I’ve never really been much of a movie guy.

I’ve always found the genre extremely predictable. The nerdy guy always gets the girl, something we know doesn’t happen in real life. Good guys always win, sometimes via dubious methods. Seth Rogan shows up far too often, making some sort of marijuana joke. And so on.

I prefer sports. There’s the potential for something amazing and unbelievable to happen every time you turn on a baseball game. Not every game will get you a mother f’ing bat flip, but at least there’s potential for such a thing to happen. When was the last time you were truly shocked when watching a movie?

I will continue to go to the odd movie because my wife likes them and I like her (and popcorn. Mostly popcorn.). But I’m never going to be the guy who buys movies. I don’t even get my money’s worth on our Netflix subscription, and that’s cheap as hell. At the rate I’m going, I won’t get through That 70s Show until 2031.

I’m still pretty interested in the movie business though, a model that I think many investors could learn a thing or two from.

Invest like movies

You’ve probably noticed a trend over the last few years. It seems like there’s always a movie playing about superheroes.

Back in the 80s and 90s, it was really only Batman and Superman movies that got made. Then Spiderman happened in the early-2000s, paving the way for Fantastic Four, Ironman, Captain America, Avengers, and other things us COOL KIDZ used to make fun of you for reading back in high school.

Honestly. Crack open a real book, nerd.

There’s a reason why these movies continue to get made. They’re pretty much guaranteed money makers. The studio makes them for about $75 million and they do $100-$150 million at the box office. The odd one flops, like Daredevil, but most do pretty good.

These are the movie industry’s equivalent of blue chip stocks. They’re boring, but they’re proven to be successful.

Then there’s the other movies studios green light. These range from weird things starring big name actors to neat concepts starring a bunch of relative unknowns. These movies don’t cost much to produce and they tend to not get much attention. Most of them end up as giant flops.

But every now and again, one ends up being a huge hit. Paranormal Activity, a 2007 movie that was made to look like it was shot by a bunch of security cameras, cost $450,000 to make. That’s pretty much the equivalent of a studio fishing the change out of one pocket. It ended up doing nearly $100 million in revenue, a return on investment of almost 20,000%.

The Blair Witch Project, a movie I’ve actually seen, had a budget of $60,000. It grossed $248 million worldwide. That’s a return of…carry the one…a metric assload.

I don’t want to make it sound like these movies are the norm, because they’re not. For every Blair Witch Project and Paranormal Activity, there are thousands of movies that bombed so bad the director’s mom didn’t even watch them.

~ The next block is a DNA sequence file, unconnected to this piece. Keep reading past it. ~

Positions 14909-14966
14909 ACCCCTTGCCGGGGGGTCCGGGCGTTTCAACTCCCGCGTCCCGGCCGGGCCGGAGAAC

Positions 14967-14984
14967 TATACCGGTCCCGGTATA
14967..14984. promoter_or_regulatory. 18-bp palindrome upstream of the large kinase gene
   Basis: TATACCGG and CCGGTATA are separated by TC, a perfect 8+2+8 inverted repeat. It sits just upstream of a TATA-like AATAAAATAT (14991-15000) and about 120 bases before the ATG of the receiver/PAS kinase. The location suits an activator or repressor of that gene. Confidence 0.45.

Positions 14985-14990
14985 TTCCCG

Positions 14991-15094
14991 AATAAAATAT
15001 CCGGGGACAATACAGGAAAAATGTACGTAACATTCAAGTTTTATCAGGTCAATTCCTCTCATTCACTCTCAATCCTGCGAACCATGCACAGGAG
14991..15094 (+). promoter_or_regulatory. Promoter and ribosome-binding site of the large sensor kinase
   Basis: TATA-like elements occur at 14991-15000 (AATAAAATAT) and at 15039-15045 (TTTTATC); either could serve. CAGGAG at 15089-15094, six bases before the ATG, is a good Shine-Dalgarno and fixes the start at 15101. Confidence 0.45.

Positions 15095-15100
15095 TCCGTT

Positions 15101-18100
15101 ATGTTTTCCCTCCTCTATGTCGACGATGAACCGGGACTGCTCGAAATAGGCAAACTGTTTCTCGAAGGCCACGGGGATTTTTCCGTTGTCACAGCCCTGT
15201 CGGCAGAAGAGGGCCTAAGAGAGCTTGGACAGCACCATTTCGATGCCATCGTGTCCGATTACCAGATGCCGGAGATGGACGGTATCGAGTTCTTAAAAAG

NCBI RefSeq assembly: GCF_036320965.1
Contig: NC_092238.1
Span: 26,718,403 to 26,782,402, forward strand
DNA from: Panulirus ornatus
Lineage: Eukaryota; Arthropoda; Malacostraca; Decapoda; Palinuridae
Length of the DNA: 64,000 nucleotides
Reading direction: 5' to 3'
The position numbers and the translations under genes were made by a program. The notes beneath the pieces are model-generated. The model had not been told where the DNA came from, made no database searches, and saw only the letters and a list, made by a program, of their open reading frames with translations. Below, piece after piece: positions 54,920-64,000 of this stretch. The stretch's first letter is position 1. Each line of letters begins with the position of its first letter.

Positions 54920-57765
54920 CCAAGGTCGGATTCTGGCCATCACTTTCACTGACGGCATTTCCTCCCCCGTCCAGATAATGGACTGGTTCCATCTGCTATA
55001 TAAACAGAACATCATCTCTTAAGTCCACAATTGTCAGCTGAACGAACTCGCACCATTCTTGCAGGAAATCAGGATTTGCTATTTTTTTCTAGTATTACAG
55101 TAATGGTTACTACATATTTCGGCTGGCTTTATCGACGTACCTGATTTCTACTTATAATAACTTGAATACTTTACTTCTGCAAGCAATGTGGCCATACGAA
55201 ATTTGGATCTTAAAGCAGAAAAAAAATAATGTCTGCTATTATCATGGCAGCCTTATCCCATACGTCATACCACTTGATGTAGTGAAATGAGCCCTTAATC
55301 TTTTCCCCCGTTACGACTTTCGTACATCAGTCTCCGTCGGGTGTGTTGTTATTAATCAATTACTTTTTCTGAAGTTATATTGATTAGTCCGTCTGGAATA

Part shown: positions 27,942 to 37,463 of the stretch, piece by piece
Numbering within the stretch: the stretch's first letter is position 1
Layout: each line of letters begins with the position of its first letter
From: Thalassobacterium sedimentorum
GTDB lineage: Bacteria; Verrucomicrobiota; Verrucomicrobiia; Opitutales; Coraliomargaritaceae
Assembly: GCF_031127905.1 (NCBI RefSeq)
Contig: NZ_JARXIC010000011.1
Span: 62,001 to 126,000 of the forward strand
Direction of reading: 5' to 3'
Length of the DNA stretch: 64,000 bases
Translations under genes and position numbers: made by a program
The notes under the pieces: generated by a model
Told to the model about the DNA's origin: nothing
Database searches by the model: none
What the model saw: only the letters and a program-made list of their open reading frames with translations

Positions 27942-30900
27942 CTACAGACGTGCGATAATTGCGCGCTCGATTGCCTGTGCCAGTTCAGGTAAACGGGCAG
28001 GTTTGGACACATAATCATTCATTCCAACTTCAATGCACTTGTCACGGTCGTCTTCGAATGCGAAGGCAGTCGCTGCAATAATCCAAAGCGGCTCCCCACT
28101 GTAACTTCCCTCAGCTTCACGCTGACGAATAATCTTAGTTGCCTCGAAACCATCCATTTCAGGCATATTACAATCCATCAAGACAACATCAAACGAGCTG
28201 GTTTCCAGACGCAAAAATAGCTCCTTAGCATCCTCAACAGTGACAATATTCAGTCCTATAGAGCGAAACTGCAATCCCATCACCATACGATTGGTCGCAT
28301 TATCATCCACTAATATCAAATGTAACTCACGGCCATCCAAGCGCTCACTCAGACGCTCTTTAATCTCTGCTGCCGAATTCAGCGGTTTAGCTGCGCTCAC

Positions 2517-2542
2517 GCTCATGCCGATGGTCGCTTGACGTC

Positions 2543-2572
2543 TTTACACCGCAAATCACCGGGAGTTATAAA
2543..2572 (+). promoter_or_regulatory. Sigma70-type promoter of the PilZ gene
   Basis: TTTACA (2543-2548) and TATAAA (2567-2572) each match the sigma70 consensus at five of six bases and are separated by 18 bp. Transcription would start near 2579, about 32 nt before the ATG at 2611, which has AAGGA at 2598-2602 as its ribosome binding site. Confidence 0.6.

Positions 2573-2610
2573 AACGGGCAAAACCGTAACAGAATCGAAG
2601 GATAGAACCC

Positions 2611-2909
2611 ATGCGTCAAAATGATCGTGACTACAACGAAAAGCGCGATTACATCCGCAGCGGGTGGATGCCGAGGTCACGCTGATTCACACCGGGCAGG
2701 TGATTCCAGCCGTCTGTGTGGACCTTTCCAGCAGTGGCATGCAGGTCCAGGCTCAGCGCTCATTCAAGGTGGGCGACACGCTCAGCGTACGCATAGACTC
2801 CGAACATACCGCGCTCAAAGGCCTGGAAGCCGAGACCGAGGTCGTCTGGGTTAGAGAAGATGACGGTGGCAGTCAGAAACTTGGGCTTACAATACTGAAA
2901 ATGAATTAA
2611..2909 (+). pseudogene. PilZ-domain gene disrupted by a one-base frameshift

The reason why the system works is because the successes are so huge. If you make $1,000 for investing a dollar, you can throw money at a lot of failures and still make a decent profit.

How you can invest that way

There’s no easy way for you to throw your money at something that can return 10,000% or 20,000%. As much as you think a penny stock is capable of that, it isn’t.

What you can do is switch your mindset to focusing on what the cool kids call asymmetrical bets. Basically, you invest in things that might not have a huge chance of paying off, but if they do, you get paid handsomely.

I tried this back about 18 months ago when I invested in Penn West. I thought the company had great potential–provided the price of oil recovered. If crude ended up back somewhere near historical norms, I thought a 200% or 300% return was likely. If not, the most I could lose was 100% of my money. I called it coin flip investing.

This trade didn’t work, and I got out a few months ago, losing a little more than 50% on the deal. You might scoff and call it a failure, but I don’t. It was a small position (far below 1% of my portfolio), and I still got out of it with some capital intact.

I also learned a valuable lesson about not making that kind of bet on a company that has no pricing power. There was nothing Penn West could do except ask the flying spaghetti monster for help. That’s not a successful business strategy. The idea was sound. It was just the implementation that was bad.

You don’t have to just invest in stocks this way. You can start your own business, provided it’s in something that has the ability to scale. I’m a freelance writer. Unless I start hiring out my work, it’s not something that can get any bigger than the amount of time I put into it. But I do work for folks who have websites that can scale up.

You can also invest in something that somebody else can run. I do private mortgages. I know someone who has a gym. Rental property is another common choice. That doesn’t scale as fast as a home run movie, but the nice thing is it’s only marginally harder to run a four suite apartment building than an individual house.

Just remember, the majority of your portfolio shouldn’t be in this stuff. Like with Hollywood, keep most of your holdings in the tried and true. Dedicate only a small portion of your portfolio to swinging for the fences.

Tell everyone, yo!